COVID-19 has had an impact on everyone, including lettings agents and the property market as a whole. But one consequence that may have been unexpected is that empty properties have become a haven for pests – something that letting agents are now having to deal with as lockdown measures begin to lift.
Empty properties can be a haven for pests
When pests are allowed free reign over a property, they’ll waste no time in causing havoc – something one student learned to his cost. Oluwageorge Johnson, a student from Nottingham Trent University, left halls at the beginning of March to stay with his parents during lockdown.
(Source: Mercury Press)
When he returned six months later, he found that pigeons had invaded his flat and destroyed his property, even leaving eggs and a chick in his kitchen sink. This type of event is far from unique however. Many people have returned from lockdown, having socially distanced themselves elsewhere, to find that unchecked properties, both residential and commercial, are now overrun with pests.
The problem is allowed to grow
The government’s decisions throughout lockdown meant a knock-on effect for pest control in properties around the country. With pest control considered an unnecessary service, many people were unable to utilise pest control services when managing properties.
“A lack of foresight in the early days of the pandemic meant the government forced pest control services to close,” says Mark Stanford of Empire Pest Control “this was a huge mistake; if left unchecked, pests can cause a significant amount of damage and the infestation could worsen, making it more difficult to get the situation under control”.
With the issue allowed to develop while the country was in lockdown, it’s now even more severe than if it had been managed over the course of the pandemic.
Who is responsible for dealing with pest problems?
Pest control has become a hot topic recently and it’s raised a few questions as a result. Primarily, who is responsible for dealing with the situation and does COVID-19 change anything in this regard? Citizens Advice state that it’s not a straightforward issue.
Landlords, for example, are responsible for dealing with an infestation if it is stated in the tenancy agreement that they will maintain the property to a hospitable state, or if the infestation was caused by disrepair that the landlord is responsible for such as a broken window or a hole in the wall. They may also take on the problem if the infestation makes the property unsafe to live in, such as causing illness to the tenants. But in other situations, such as neglect from a tenant, landlords may not be liable for the cost of dealing with an infestation.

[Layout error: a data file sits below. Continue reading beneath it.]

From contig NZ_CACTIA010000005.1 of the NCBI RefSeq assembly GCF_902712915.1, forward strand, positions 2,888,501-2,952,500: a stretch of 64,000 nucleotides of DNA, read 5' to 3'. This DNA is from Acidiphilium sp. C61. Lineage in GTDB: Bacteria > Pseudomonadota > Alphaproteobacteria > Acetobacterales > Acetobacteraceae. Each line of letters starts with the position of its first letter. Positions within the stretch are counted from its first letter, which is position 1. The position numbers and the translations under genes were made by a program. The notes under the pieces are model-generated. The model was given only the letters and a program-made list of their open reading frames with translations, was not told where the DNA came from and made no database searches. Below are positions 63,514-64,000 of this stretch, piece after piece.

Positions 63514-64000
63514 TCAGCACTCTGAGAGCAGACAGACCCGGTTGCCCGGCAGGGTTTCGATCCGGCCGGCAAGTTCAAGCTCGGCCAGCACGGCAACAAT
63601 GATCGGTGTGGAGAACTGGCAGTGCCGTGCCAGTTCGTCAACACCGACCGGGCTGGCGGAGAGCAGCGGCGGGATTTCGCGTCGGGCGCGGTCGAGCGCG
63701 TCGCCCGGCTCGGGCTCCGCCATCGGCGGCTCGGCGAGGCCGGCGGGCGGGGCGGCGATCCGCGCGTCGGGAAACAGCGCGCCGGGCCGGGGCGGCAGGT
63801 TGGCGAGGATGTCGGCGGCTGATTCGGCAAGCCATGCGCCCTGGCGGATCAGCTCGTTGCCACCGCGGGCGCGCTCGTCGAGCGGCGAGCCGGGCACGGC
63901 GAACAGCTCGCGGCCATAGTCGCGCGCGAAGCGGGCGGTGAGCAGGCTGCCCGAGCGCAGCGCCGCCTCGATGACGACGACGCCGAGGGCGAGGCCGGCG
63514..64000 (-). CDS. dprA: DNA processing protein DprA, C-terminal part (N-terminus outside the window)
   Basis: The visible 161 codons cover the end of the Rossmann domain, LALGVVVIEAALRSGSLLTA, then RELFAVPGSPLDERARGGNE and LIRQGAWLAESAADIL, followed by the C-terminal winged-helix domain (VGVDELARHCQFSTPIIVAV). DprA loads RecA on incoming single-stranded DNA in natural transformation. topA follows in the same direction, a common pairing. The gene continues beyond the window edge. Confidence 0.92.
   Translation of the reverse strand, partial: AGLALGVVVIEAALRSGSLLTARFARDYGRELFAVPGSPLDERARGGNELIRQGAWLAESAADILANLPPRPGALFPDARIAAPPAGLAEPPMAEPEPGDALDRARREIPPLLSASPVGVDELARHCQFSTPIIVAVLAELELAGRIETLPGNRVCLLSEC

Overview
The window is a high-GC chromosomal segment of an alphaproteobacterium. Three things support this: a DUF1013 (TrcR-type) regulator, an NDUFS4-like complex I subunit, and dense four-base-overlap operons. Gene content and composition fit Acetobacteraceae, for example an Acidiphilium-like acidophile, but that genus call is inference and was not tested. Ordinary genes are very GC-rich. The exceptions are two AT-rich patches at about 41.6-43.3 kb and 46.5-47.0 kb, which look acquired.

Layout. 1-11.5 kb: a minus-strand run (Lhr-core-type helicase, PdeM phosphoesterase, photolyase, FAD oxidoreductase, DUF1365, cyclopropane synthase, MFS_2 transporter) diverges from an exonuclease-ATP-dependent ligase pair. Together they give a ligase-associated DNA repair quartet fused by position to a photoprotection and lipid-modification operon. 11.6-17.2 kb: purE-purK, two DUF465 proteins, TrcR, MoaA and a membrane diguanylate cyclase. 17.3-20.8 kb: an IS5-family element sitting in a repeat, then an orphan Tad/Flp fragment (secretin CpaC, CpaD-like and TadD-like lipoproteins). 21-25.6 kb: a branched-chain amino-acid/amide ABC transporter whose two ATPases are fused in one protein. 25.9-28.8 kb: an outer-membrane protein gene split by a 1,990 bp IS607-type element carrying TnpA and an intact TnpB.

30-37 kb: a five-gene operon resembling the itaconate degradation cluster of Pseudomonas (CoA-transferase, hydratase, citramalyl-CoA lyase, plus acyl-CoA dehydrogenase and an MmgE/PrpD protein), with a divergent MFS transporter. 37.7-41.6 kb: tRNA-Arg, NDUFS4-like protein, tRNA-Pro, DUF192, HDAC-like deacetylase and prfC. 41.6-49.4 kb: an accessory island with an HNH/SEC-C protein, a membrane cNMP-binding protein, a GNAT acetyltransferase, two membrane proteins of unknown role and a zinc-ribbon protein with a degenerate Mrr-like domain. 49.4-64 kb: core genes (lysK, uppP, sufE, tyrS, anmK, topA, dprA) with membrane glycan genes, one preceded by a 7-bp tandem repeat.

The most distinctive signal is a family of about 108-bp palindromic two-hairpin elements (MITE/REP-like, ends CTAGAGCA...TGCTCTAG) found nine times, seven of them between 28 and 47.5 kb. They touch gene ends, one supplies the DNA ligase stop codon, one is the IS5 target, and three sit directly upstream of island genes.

Different solutions for different pests
The type of infestation can determine who is responsible for dealing with pest issues, as sometimes tenants need to handle the problem and sometimes landlords are responsible. Landlords need to arrange for pest control if the issue is wasp nests, rats or a flea infestation if this becomes present at the start of a tenancy. It’s the landlord’s responsibility to ensure that carpets and upholstery are fumigated, providing that it is not the tenant’s pets that are the cause of the issue.
However, ants or mice are the tenant’s responsibility to remove. Bees are also an issue that the tenant needs to deal with, as these need to be removed by a professional beekeeper as they are protected.
Likewise, if a wasp nest appears mid-way through a tenancy agreement then the tenant will be responsible for paying for the removal. The intricacies of responsibility make the issue of pest control a difficult one to manage but understanding which types of infestations fall under the obligation of landlord or tenant can make it easier to deal with the problem quickly and efficiently from the start.
Lettings agents have had a lot to contend with as lockdown measures have begun to lift and the property market adjusts to a new normal. But with so many properties left empty for months at a time, it’s unsurprising that pest infestations are now such a prominent issue.
It’s important that those involved, whether as landlords, letting agent professionals or tenants, stay up to date with the latest government guidelines on how to deal with pest control companies safely. It’s also important to maintain properties as safely and hygienically as possible, so as to prevent further infestations from developing.